with multimedia and forms of information, students will have many opportunities to engage with
the content in different ways. This is why almost every module will have an interactive audio
recorded e-book, as well as videos to accommodate multiple learning styles. Additionally, students
with special learning requirements also will have access to division text-to-speech and speech-to-
text tools.

In order to provide equitable learning opportunities for all students in respect to digital
learning, considerations have been made for students who may face socio-economic needs. If
students need to access devices outside of the classroom, many schools provide access to school
computers in the library, available during lunch breaks, before and after-school. In most schools,
students are given opportunities to use these shared devices at these times to work on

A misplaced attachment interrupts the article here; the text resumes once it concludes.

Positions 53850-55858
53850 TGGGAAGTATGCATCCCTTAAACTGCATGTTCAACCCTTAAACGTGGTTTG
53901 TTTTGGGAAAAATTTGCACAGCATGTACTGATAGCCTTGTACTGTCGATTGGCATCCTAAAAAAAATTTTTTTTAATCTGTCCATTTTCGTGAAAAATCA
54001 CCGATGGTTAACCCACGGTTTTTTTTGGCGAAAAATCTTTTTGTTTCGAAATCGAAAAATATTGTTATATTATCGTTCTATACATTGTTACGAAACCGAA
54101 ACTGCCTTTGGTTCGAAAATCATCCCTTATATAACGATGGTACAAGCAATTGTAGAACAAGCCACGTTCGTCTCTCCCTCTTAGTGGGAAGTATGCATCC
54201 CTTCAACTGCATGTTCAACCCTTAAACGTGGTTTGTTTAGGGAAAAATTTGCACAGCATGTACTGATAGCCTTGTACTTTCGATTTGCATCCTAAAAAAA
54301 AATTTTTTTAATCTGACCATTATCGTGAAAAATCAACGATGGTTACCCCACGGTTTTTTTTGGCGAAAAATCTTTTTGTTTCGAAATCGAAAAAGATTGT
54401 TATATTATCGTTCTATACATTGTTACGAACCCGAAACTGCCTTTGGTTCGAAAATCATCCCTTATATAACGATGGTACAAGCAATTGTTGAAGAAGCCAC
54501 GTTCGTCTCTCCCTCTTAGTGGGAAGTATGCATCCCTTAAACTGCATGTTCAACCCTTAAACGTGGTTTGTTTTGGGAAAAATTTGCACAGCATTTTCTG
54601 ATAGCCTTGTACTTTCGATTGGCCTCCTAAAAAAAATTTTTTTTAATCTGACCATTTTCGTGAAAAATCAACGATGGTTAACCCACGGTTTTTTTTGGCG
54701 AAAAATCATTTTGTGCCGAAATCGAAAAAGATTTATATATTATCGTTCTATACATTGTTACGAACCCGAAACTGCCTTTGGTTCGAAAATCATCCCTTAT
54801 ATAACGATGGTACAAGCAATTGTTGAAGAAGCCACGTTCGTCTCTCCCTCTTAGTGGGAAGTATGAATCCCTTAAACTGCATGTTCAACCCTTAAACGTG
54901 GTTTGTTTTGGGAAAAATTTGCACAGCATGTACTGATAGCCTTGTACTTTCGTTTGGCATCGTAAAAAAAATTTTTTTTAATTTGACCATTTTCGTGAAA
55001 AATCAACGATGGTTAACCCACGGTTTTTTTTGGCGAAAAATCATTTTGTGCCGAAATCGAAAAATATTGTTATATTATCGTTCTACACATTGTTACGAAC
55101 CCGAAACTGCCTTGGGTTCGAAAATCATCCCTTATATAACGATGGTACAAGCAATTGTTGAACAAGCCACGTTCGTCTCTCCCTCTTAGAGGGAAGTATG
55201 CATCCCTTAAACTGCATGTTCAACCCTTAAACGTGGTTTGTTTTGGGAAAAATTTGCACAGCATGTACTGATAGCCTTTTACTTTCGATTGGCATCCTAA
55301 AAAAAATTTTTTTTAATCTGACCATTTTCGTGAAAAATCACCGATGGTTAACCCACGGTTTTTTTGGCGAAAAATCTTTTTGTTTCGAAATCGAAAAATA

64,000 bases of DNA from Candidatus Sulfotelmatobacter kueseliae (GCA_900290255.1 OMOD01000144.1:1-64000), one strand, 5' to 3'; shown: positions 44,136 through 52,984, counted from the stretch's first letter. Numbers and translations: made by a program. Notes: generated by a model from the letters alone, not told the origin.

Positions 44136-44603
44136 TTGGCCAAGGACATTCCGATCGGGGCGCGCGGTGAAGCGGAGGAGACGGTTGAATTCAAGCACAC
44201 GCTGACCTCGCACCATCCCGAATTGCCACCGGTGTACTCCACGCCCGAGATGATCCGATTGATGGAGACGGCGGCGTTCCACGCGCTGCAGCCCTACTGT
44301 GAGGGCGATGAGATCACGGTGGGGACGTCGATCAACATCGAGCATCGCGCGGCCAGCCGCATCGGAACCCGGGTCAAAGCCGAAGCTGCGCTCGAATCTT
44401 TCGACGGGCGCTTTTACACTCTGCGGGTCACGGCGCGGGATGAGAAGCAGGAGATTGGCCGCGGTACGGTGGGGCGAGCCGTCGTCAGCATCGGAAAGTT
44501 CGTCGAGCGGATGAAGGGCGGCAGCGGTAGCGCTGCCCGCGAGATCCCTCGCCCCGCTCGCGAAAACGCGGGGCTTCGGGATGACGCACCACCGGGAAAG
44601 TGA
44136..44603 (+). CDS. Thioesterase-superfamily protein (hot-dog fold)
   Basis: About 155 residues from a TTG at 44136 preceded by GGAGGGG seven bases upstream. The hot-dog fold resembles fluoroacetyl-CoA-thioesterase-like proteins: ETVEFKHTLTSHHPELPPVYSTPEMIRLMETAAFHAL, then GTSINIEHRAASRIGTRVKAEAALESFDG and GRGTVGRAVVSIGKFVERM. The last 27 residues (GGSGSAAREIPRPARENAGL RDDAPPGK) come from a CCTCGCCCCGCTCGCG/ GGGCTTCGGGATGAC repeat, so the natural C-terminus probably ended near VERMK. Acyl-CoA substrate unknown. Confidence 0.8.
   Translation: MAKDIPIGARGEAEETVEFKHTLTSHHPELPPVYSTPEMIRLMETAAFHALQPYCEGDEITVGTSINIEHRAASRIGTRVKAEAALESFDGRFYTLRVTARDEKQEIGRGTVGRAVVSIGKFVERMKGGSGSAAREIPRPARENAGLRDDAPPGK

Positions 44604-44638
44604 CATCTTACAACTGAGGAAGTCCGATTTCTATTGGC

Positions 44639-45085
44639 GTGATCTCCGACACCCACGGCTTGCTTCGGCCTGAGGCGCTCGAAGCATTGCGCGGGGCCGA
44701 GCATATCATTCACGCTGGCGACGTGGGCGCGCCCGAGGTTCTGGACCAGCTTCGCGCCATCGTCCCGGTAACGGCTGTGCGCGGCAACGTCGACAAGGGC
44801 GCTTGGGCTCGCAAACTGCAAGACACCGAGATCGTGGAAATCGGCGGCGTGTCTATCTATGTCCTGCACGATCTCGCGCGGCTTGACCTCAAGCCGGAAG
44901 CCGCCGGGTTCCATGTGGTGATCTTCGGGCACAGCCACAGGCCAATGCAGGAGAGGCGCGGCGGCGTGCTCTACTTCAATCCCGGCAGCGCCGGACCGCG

assignments. Although school devices are not available outside of school hours, the content is
available via Moodle. However, in most community schools where students have little access to
digital devices at home, teachers are quite cognizant of adjusting the homework expectations. This
course is easily adaptable in order to accommodate for students with absenteeism. Even if a
student is absent, they will still be able to access most of the course content and engage in the
online responses and collaboration activities - providing they have access to devices or Wi-Fi.
Conclusion

To not engage with the opportunities afforded by the internet is to miss out on a wealth of
opportunities for learning and understanding for our students. As Pope Francis stated in his
message at the Roman Catholic Church's World Day of Communications, “The internet can be used
wisely to build a society which is healthy and open to sharing” (Francis, 2016, para. 10) but, “This is
a gift of God which involves a great responsibility” (para. 11). This is where a program of digital
education comes in to provide a framework for teaching. Indeed, it is exciting to consider the
possibilities that may emerge when we look at digital citizenship from a faith perspective. By